Would you like to be the next Horatio Caine?
Today I’m investigating how TV shows might be steering some in the wrong direction. So, CSI Miami kicks off with a race against the clock. Glamorous investigators (like Horatio Caine) dressed up in tailored suits, swarm the crime scene with rubber gloves and evidence is hurried to the lab where high-tech equipment reveals even more clues. Forty minutes into the episode and the criminal is apprehended and the murder solved, and it seems as though they’ve barely broken a sweat. In short, it makes forensic science look like a glamorous roller coaster of non-stop action, intrigue and absolution… and a great career path.
In reality though, what forensic scientists and criminologists do are often a far cry from what is depicted on television. They are rarely involved in solving cases and they wouldn’t often be called to interrogate witnesses. They won’t, for example, burst into a room with guns drawn to arrest a suspect (like Horatio Caine did in CSI Miami). In fact, they are rarely present at crime scenes. And the crime scenes themselves – well, they are rarely committed in glamorous penthouses.
The sad truth is that’s much harder to depict the wait it can take to DNA a suspect and it’s certainly not glamorous to show lab-coated scientists pour over run of the mill evidence such as cheap guns and soiled underwear. TV dramatizes real life – and real careers – so that they rarely resemble the job they set out to depict.
“When you are 18, and have to choose your career path, the only real glimpse you have into what working life is like comes from television, and your parents,” says Angelique Robbertse (Job Mail Marketing and Product Manager). “We can probably thank Suits and Law and Order for the influx of students hoping to enter the legal profession, and Grey’s Anatomy has drummed up another generation of doctors, but it’s not necessarily a good thing.” Even scientists have lauded The Big Bang Theory for increasing interest in their field – applications to study physics at leading universities in the UK and USA have increased 17% since the inception of the show.
“The problem is that students are being exposed to dramatized versions of these careers, start studying in that field, and then find that they have no interest or aptitude for it,” Robbertse says. “Being a lawyer is not about making impressive speeches in court, and locking the bad guy away. Cases can drag out for years, the compensation is probably less than you think and it involves mountains of paperwork, filing and patience… you are not likely to live the life of Harvey Dent after graduation.”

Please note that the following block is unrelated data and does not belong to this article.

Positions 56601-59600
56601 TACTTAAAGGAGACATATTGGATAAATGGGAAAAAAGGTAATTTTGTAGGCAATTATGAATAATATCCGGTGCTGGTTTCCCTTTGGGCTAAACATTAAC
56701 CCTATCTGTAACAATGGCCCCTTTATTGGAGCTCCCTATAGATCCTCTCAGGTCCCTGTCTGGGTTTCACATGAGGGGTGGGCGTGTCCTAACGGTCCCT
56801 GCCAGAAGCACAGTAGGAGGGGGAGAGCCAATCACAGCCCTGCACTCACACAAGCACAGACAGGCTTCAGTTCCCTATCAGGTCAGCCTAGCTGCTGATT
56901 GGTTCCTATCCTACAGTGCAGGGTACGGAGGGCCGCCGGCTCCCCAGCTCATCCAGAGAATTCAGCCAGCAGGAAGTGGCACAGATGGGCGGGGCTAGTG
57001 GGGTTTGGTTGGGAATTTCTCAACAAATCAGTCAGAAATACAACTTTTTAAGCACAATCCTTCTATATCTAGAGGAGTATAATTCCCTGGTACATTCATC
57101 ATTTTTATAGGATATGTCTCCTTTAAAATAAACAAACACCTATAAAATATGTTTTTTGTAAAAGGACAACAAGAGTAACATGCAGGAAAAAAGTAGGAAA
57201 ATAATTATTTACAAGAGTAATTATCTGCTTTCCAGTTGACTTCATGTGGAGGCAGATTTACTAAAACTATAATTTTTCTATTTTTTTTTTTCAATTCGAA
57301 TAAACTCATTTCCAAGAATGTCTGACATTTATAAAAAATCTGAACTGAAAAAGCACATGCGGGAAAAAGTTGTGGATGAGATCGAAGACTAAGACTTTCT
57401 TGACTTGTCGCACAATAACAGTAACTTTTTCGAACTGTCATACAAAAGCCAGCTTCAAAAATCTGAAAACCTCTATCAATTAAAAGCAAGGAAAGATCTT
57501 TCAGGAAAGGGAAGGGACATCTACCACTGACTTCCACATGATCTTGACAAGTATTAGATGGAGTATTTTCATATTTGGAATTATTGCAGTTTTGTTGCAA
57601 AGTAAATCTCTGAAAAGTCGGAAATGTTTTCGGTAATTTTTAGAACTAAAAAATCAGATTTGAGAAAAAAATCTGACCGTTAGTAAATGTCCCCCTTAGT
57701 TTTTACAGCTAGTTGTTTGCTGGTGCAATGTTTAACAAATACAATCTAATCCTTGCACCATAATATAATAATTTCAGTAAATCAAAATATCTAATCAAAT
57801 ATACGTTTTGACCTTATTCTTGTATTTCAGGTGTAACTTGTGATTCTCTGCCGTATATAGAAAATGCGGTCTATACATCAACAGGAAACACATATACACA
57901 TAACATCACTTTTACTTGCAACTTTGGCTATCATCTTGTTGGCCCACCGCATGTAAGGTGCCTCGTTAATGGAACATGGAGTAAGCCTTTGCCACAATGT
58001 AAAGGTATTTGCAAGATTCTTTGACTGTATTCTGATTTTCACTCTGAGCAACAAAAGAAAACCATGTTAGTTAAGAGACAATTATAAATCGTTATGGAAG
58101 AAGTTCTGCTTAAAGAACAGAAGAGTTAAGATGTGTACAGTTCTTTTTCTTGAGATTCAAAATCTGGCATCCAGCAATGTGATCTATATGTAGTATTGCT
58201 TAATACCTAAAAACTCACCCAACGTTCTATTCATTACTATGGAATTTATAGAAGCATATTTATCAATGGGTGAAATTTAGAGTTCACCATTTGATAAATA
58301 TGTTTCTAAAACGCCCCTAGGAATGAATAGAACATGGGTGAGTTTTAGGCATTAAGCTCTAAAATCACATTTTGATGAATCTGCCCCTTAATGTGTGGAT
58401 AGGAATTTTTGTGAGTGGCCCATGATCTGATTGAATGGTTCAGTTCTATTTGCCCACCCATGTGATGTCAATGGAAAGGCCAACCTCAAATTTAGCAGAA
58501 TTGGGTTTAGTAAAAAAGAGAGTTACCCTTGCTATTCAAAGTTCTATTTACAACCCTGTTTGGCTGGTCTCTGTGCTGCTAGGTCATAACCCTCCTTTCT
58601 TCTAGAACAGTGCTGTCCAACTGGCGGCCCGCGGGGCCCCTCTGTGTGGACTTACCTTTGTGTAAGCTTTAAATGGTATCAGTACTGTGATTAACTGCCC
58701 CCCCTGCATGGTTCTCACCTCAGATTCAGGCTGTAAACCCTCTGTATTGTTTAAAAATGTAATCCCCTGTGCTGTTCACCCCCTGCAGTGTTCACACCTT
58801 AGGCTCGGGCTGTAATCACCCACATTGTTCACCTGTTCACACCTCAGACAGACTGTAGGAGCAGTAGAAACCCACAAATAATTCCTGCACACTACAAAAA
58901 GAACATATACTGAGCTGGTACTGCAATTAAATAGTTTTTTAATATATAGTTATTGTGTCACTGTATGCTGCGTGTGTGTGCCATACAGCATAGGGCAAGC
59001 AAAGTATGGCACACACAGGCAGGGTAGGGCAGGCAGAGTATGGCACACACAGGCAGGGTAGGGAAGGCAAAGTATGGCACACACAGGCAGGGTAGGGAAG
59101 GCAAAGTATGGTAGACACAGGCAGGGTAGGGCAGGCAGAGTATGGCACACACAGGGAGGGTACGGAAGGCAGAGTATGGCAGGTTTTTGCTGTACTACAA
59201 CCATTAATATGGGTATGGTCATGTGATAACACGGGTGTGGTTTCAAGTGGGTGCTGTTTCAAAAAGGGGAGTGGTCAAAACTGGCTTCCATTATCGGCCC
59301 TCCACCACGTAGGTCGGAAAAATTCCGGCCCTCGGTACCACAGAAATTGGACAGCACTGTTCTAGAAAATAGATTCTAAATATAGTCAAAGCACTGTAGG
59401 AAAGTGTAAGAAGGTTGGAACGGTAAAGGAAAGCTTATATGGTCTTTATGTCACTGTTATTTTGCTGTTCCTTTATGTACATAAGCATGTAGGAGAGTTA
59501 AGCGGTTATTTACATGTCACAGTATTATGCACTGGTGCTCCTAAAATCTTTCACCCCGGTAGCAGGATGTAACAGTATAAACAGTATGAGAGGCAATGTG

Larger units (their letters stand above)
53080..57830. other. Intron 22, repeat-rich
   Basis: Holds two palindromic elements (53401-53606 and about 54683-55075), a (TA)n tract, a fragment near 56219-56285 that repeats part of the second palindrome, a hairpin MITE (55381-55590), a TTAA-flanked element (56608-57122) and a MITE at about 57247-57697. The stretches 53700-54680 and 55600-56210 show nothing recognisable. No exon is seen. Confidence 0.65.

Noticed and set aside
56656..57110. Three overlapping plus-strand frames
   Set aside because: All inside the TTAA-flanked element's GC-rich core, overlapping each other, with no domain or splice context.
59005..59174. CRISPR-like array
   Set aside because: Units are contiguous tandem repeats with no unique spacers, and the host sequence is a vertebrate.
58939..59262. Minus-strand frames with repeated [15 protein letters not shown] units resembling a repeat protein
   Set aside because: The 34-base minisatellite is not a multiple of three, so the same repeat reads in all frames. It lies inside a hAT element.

This motivated Robbertse and the Job Mail team to start an online video and Job Mail Blog series called “You Want My Job?” aimed at giving individuals a healthy dose of reality before embarking on a new career path. The series interviews individuals across a range of careers to give aspiring job seekers a glimpse into what the profession is really like. “We don’t want to dissuade anyone from entering a certain career path, but we want them to make a more informed decision,” says Robbertse. “Once you understand the skill set you need to have, and what your day-to-day duties are likely to be, you have a better chance of picking a career that’s actually right for you.”
Robbertse also advises individuals to, if possible, volunteer or take on a role as an unpaid intern in the field they are considering as a career. “It’s a great way to gain experience in that field – and gain a behind-the-scenes look at what their world is really like. You’re also given the opportunity to ask them all your burning questions.”
Even if you do not opt to join the field after your experience, you may very well come across the job you are destined to do. “You might volunteer at a large veterinary practice because you like animals and find that you don’t like the medical/surgical aspect, but you really enjoy the work the animal behaviourists do,” she explains. “It can only serve to open your eyes to the numerous other possibilities related to the field you were initially interested in.”
So, do would you still like to be the next Horatio Caine or will you investigate potential fields before actually getting into them? Leave a comment and let us know what you think. If you’ve found this information useful, feel free to share this article with your friends on Facebook and Twitter. Remember: Sharing is Caring.
Watch this space for regular updates for job seekers on the Job Mail Blog.